submissions, roadmap items, and maintainer candidates from other
organizations fairly.  Even diligent SC members would find it difficult
to understand enough about technical architecture decisions to
differentiate between bias and legitimate objections in reviews.
Further, unlike code and docs maintainers, it would be challenging for
the TOC to monitor activity and involvement levels of SC members, as
that would not create the same kind of contribution trail.

For this proposal, we considered specifically projects that are having
problems attracting contributors, because only such projects would need
this mechanism. It certainly takes time to bring code reviewers up to
speed, but the current requirement is a low bar; even a single dedicated
documentation leader from an end-user company would technically satisfy it.

While many folks have cited the Kubernetes project as an example,
Kubernetes has a diversity of maintainers all the way down to the SIG
level, so it would qualify for a maintainer multi-org requirement even
without a Steering Committee. At this point, the Governance WG does not
know of a good example of a project that successfully has used an SC to
moderate the influence of development being dominated by a single
company, so doing so would be experimental. As an experiment, we might
adopt it for one specific project, but we'd want to see the outcome of
that before we adopt it as general policy.

Even Alexis’s document suggests that in problem cases it would be up to
the TOC or their delegates to intervene to resolve project problems.
Given this, it’s unclear what advantage having an SC would offer over
Alexis’s original suggestion of having designated TOC monitors.

Overall, our judgement was that adopting the SC workaround would be, in
essence, removing the maintainer multi-organization requirement, and
that it would be better to simply remove the requirement instead if that
is the direction the TOC wishes to go.

Drafted by Governance WG:
Josh Berkus
Dawn Foster
Jennifer Davis
Davinum Srinivas
Paris Pittman

(* by “maintainers” we mean involved, leading contributors with the
authority to merge code, docs, and/or community materials into any of
the key repos belonging to the project.  Such contributors may be called
"maintainers", "committers", or other titles.  It does not refer to the
official CNCF maintainer list for voting purposes, as that list contains
many people who do not have merge authority in their individual projects.)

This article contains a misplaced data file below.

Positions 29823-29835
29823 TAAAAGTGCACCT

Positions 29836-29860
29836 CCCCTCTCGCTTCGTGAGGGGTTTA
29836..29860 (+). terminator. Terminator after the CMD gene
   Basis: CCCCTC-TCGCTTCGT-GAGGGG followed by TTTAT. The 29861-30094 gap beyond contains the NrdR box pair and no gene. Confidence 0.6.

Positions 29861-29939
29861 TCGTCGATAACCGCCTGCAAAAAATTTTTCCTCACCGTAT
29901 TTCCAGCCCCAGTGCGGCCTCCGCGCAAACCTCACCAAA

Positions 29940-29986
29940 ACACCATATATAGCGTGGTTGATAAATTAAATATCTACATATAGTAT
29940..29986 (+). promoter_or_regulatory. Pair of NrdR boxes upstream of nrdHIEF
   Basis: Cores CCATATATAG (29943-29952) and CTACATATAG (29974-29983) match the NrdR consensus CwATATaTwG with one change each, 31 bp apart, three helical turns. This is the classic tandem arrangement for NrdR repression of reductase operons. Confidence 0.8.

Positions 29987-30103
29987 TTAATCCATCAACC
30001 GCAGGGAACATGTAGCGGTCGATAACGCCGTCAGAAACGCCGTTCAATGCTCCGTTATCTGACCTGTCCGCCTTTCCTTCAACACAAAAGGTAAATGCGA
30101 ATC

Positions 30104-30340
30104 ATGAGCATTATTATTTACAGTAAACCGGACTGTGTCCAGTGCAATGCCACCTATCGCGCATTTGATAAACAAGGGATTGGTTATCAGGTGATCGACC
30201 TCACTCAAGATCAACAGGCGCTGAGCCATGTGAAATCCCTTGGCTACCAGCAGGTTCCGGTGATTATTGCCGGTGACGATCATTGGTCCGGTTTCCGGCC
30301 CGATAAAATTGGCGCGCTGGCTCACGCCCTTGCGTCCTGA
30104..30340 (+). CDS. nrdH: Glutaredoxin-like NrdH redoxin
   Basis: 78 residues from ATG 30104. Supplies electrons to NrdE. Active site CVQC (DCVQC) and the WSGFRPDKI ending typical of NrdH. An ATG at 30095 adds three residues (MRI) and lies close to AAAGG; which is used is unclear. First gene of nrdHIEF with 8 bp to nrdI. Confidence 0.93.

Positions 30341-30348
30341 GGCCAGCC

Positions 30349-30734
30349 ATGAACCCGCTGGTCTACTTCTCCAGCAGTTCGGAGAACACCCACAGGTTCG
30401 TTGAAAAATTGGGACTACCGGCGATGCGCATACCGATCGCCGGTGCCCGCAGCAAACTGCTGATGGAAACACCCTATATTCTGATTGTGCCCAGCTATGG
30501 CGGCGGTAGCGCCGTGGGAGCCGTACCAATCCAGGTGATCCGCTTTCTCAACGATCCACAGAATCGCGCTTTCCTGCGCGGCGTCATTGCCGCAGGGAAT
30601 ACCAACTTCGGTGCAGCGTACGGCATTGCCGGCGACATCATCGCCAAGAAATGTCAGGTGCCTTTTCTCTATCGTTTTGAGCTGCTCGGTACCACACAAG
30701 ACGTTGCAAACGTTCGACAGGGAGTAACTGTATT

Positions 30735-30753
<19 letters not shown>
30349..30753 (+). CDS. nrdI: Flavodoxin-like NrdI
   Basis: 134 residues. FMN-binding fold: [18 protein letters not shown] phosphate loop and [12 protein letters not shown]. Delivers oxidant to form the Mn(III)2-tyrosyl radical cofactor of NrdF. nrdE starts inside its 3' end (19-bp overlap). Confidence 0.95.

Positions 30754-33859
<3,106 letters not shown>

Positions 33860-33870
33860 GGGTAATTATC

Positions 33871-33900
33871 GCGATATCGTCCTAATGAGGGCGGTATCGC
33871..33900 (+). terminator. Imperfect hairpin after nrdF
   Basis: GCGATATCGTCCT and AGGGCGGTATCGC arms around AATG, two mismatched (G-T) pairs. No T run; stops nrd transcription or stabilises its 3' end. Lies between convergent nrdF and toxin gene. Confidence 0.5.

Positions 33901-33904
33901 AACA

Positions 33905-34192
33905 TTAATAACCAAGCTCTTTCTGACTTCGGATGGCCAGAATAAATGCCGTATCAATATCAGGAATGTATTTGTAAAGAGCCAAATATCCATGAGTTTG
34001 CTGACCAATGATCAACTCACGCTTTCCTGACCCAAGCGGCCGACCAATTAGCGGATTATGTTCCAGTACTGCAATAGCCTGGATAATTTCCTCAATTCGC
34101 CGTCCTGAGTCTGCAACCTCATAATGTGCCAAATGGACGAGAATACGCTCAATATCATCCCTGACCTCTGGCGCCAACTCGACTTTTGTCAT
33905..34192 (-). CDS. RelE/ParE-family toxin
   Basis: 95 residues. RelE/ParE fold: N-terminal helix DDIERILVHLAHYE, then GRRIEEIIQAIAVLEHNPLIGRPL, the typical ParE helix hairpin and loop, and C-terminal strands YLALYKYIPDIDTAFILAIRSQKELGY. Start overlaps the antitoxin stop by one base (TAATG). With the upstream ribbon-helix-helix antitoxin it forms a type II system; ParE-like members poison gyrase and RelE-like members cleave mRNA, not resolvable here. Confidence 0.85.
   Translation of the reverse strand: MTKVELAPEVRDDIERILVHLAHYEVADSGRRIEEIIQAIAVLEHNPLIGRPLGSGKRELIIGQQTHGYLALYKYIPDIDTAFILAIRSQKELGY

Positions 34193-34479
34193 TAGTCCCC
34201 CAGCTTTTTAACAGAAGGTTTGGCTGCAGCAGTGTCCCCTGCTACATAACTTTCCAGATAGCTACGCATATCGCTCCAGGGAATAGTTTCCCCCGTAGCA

--
--
Josh Berkus
Kubernetes Community
Red Hat OSPO





KubeEdge Incubation Public Comment Period

Alena Prokharchyk
 

KubeEdge has applied for promotion from Sandbox to Incubation level: https://github.com/cncf/toc/pull/461 

With the completion of KubeEdge Due Diligence and SIG Runtime recommendation, I'm opening the public comment period.


SIG Runtime recommendations can be found at the end of the doc.

The public comment period is now open for 2 weeks, and all SIGs, end users, TOC members, and community members are welcome to comment either in this thread, or on the github issue.

- Alena Prokharchyk


Re: Proposal for a new "Steering Committee Charter"

Josh Berkus
 

As promised, we had an in-depth discussion of the Steering Committee
proposal drafted by Alexis Richardson for the July 7th TOC meeting
during the Governance WG meeting. Six members were present and
participated in the discussion; notes are available here:
https://docs.google.com/document/d/e/2PACX-1vSfiN1PRL3dH_ohfAs1lYvNWaBpAdvAI-9OQZYYIx8ahgy6230_oRbqljl6dUiGf5hTVJiferJgBmSX/pub

Assessment:

Regarding the specific proposal of using steering committees (SC) as a
workaround for the requirement to have maintainers from multiple
organizations for projects to move to the Graduated level, the
Governance WG recommends that the TOC not adopt it.

Full explanation:

Steering Committees are frequently important governance tools for large
and distributed projects, and more projects should consider having one
as a channel for end-user, collaborator, and diverse audience
representation. We valued Alexis’ writeup, and would like to
incorporate it into our handbooks in progress for CNCF projects on how
to develop governance.

Projects that would need the "SC workaround" are projects that have been
unable to attract a single maintainer from outside the original
sponsoring organization, which is usually a sign of serious issues
within the project. The Governance WG feels that the CNCF ecosystem is
ill-served by moving projects with such problems to the Graduated level,
and the proposal will not have the desired outcomes.

Our decision was based on what we view as the inability of a
non-technical Steering Committee to ensure that a project with
maintainers* exclusively employed by the same organization treat
submissions, roadmap items, and maintainer candidates from other
organizations fairly. Even diligent SC members would find it difficult
to understand enough about technical architecture decisions to
differentiate between bias and legitimate objections in reviews.
Further, unlike code and docs maintainers, it would be challenging for
the TOC to monitor activity and involvement levels of SC members, as
that would not create the same kind of contribution trail.

For this proposal, we considered specifically projects that are having
problems attracting contributors, because only such projects would need
this mechanism. It certainly takes time to bring code reviewers up to
speed, but the current requirement is a low bar; even a single dedicated
documentation leader from an end-user company would technically satisfy it.

While many folks have cited the Kubernetes project as an example,
Kubernetes has a diversity of maintainers all the way down to the SIG